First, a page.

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November 18, 2016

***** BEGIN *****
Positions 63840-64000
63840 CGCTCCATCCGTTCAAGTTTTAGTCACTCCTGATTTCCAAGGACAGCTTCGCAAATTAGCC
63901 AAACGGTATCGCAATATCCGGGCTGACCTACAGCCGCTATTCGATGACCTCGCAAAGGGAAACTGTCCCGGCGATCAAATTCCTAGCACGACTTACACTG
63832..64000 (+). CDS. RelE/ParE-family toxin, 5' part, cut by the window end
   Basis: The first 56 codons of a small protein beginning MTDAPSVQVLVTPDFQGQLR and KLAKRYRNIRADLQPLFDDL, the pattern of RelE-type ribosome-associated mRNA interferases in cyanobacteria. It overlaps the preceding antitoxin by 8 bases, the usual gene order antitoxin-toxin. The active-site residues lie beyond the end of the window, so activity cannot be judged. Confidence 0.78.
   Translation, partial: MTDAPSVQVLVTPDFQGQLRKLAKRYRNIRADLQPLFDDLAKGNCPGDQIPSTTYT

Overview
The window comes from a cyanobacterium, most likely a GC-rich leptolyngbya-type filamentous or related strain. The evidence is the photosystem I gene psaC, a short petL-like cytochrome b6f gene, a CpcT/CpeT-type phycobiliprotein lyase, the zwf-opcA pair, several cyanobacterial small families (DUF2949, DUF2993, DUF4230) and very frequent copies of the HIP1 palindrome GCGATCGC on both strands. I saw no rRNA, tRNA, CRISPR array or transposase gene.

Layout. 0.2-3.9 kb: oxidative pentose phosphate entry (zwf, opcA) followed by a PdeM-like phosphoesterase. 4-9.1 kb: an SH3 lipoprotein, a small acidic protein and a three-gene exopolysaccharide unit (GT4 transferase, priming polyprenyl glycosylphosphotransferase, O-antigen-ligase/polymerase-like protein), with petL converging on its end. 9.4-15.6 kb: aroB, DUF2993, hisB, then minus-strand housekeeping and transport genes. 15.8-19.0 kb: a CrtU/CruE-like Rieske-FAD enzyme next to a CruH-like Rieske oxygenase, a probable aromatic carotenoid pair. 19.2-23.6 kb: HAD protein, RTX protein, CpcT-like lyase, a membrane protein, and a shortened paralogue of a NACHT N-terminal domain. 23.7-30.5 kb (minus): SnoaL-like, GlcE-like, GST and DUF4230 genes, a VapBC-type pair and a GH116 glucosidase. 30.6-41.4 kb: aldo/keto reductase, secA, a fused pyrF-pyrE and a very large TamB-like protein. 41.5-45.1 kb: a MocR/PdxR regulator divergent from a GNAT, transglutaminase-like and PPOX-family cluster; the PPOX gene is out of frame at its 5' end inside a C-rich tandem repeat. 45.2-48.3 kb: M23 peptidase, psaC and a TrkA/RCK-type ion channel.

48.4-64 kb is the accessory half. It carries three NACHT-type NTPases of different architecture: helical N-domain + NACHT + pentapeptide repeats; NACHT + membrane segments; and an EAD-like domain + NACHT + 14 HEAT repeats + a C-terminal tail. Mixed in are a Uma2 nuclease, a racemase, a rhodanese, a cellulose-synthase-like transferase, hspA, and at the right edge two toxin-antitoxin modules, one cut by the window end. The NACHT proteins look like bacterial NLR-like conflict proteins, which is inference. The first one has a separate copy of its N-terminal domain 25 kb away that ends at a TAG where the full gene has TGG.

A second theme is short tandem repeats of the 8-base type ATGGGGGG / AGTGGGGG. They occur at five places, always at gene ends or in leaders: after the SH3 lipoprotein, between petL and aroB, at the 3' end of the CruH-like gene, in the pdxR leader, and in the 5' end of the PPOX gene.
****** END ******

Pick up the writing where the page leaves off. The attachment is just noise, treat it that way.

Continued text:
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PAGE 2 POST-GAZE'n'E, NOVEMBER 18, 2016 by Prof. Edmund Turiello A weekly column highlighting some of the more in teresting aspects of our ancestry.., our lineage.., our roots. AT HOME IN OLD ROME, THE INSULA OR TENEMENT HOUSE The Insula or Tenement House The development of the Roman Insula or Tenement House seems to have been brought about by the same economic factors that plague our tenement houses of today; low income, high land cost, and high population density. There were not very many families that were able to afford the lux- ury of a "domus" or one-family home. Most people lived in flats in huge tenement blocks. The flats were called "cenecula" and the tenement blocks were called "insula." There were shops on the ground level and four or five floors of tenants above. Some of the shopkeepers maintained luxurious ground floor apart- ments behind or adjacent to their shops. The name "insula" seems to have been derived from "insula- nus" or island, as these struc- tures were built to stand aione, like an island surrounded by a sea of streets, and were seldom connected to other buildings. In the year 350 A.D., there were more than forty thou- sand of these tenement houses in Rome. They were built for speculation with the idea of gen- erating rental income. The rent was called "pensio" and was quite high even for the worst of the flats or rooms. The rental agents were called "insularii" or "procuratores insularum." They seldom lived on the premises. Shopkeepers who could not afford the luxury of a ground floor apartment often rented living space in the story directly above their shops. Sometimes the workers in the shop rented rooms on the upper floors where they cooked, ate and slept in a very small space. During the time of the emPire, the population of Rome increased faster than the supply of living spaces. Rents soared and build- ings deteriorated because of little or no maintenance. Many families were forced to sublet extra rooms to help pay the rent. The floors of the cenecula were often covered with beauti- ful mosaics and the walls were frescoed, but this is where it ended. There were none of the simple conveniences of today; no lighting, no heating system, no sinks, toilets or baths as we know them. Family liv- ing spaces were overcrowded and this contributed to the general decline in cleanliness and health. Minor family quar- rels quickly became commu- nity concerns. Many of these speculative structures were so poorly and speedily built that a' collapse was not uncommon. The stability of the structures was further aggravated by the floods from the Tiber. People often spoke of the good fortune of the homeless beggars who had nothing to fear from fire or falling houses. The original construction of these "Roman rat-traps" pro- vided for large window openings to admit light and air. Mica or glass was not available in earlier times, so closed shutters kept out the heat, light, and fresh air during the summer months. Cloth or animal skins helped to keep out the rain, cold, light, and fresh air during the winter months. No furnaces or central heating systems were available, so the only way to prevent being seriously affected by the cold was to use portable braziers and risk the resulting fumes or fire hazard. Additional risks were generated by the use of torches or lamps for lighting. Local fire brigades, fire-fight- ing night watchmen or "vigiles," helped but there was just no immediate solution. Water pressure was not available to bring water to the upper floors and emergency fire pails were never kept filled as required by law. A small fire usually spread (Continued on Page 10) Friends of the Itafian Cultural Center of Announce 2016 Thomas M. Menino Awards Boston Symphony Youth Orchestras Director Federico Cortese and Distinguished MIT Professor Silvio Micali to be Honored at Italianissimo.t Gala at Eataly Boston Friends of the Italian Cul- tural Center of Bostbn, Inc. (FICCB) today announced the recipients of the 2016 Thomas M. Menino awards. Federico Cortese, Music Director for the Boston Youth Symphony Or- chestras, and Silvio Micali, MIT Ford Professor of Engineering, will receive their recognition on Saturday, November 19a, at Italianissimo!, FICCB's an- nual event that celebrates New England's rich Italian-American culture. FICCB awards the Thomas M. Menino Award to members of Boston's Italian-American community who have made out- standing contributions towards the preservation and promotion of Italian heritage and culture. FICCB was founded in Decem- ber 2012 to create a novel Ital- ian cultural center, preserve Boston's rich Italian heritage, and forge a strong, united com- munity of italophiles. "The individuals that we hon- or this year in the Menino Award exemplify those who contribute to the mission of FICCB," said Anthony Pangaro, Chairman of FICCB. "Through their good works, they are contributors to the rich Italian heritage of the City of Boston." This year's Thomas M. Me- nino Award recipients have significantly enhanced Boston's artistic and scientific communi- ties. Federico Cortese has been the Music Director of the Boston Youth Symphony Orchestras for nearly 20 years and is also the Music Director of the Harvard- Radcliffe Orchestra at Harvard University. He has conducted orchestras from Italy to Austra- lia and studied composition and conducting at the Conservatorio di Santa Cecilia in Rome. Silvio Micali has been on the faculty at MIT since 1983. Origi- nally from Sicily, he has been widely recognized for his con- tributions to computer science. He is the recipient of the A.M. Turing Award for transformative work that laid the complexity- theoretic foundations for the science of cryptography, and in the process pioneered new methods for efficient verifica- tion of mathematical proofs in complexity theory. The Thomas M. Menino Award was named after former Boston Mayor Thomas M. Menino to honor his contributions to the city of Boston as a prominent Italian-American. Angela Me- nino, wife of the late Boston Mayor, will attend Italianissimol and participate in the awards ceremony. To learn more about this year's Italianissimol event, and a special pre-opening re- ception at Eataly Boston, visit http : / / ficeb, o rg/ . About FICCB Friends of the Italian Cultural Center of Boston, (FICCB) is a 501(c)(3) non-profit organiza- tion founded in 2012 to promote Italian identity, language and culture and preserve our rich Italian heritage. FICCB's mis- sion ranges from supporting the. teaching of the Italian language to sponsoring public lectures, concerts and art exhibits; from showcasing Italian entrepreneur- ship, innovation, design and technology to celebrating Italian food and folklore; from provid- ing services to the Italian and Italian-American communities to organizing events that build bridges with the Greater Boston and New England communities. Saint Gerard Majella (Patron Saint of Expectant Mothers) St. Gerard Majella was born to poor parents in 1726 in Muro, Italy, to a family of seven. His father passed away when he was twelve, forcing Gerard to grow up fast. Shortly after his father's death, his mother sent him away to live with his uncle and learn to become a tailor like his father. After a few years of working as a sewing apprentice, Majella took on a job with the local Bishop of Lacedonia as a helper. Once Majella began earning money as a journeyman at the age of 21, he divided his earn- ings with his mother, the poor of Muro, and the rest in offerings for the poor souls. As the days passed, Majella's ascetic life caused him to grow pale and thin, often fasting and in prayer at a nearby Cathedral. He applied to the Capuchin monastery at Muro twice, but was turned down both times because of his health. He was not deemed well enough for such a strenuous life. How- ever, Majella did not give up. In 1749, at the age of 23, he joined the Congregation of the Most Holy Redeemer, known as Redemptorists, and just three by Bennett Molinari and Richard Molinari years later became a professed lay brother. During his life, MajeUa was very close to the peasants and other outsiders who lived in the Neapolitan countryside. In his work with the Redemptorist community, he was at different times gardener, sacristan, tailor, porter, cook, carpenter, and clerk of works on the new buildings at Caposele. However, because of his great piety and wisdom, and his gift of reading consciences, he was permitted to counsel communities of religious women. Majella was often called on by the poor and the sick. He was there to "do the Will of God." Along with his miracles affected through prayers for woman in labor, Majella's last recorded miracle is one that many credit toward his becoming the patron of expectant mothers. Shortly before his death, Majella encountered a young girl. He had dropped his handkerchief and she attempted to return it, only to be told to keep it. Majella told her she "may need it someday." Years after MajeUa's passing, the young girl married. She unexpectedly went into labor and was on the verge of losing her baby. She called for Brother Majella's handkerchief to be applied to her. Almost immediately, her pain abated and she proceeded to give birth to a healthy child. Majella's last will consisted of a small note on the door of his cell saying, "Here the will of God is done, as God wills, and as long as God wills." He died on October 16, 1755, in Caposele, Campania, of tuberculosis at age 29. Saint Gerard Majella was canonized on December 11, 1904, by Pope Pius X. His Feast Day is October 16% Saint Gerard Majella is the Patron of Exl ectant Mothers. f ALBANO F. PONTE, CEP Financial and Estate Planning Email afponte @ Phone 617-320-0022 MICHAEL F. NOBILE, CPCU mnobile @ nobileinsu rance .corn BOSTON 30 Prince Street Boston, MA 02113 (617) 523-6766 Fax (617) 52.3-0078 MEDFORD 39 Salem Street Medford, MA 02155 (781) 395-4200 Fax (781) 391-8493 J WWW.BOSTON POSTGAZETTE.COM